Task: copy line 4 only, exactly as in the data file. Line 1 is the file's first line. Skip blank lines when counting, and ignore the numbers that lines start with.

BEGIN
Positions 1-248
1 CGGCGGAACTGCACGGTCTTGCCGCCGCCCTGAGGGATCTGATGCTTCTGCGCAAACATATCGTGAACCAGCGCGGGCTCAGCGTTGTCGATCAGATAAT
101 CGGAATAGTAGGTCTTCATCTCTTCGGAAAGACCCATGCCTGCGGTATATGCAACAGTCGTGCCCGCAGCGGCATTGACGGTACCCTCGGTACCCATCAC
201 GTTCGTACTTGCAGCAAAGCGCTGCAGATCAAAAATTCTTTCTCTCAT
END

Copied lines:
201 GTTCGTACTTGCAGCAAAGCGCTGCAGATCAAAAATTCTTTCTCTCAT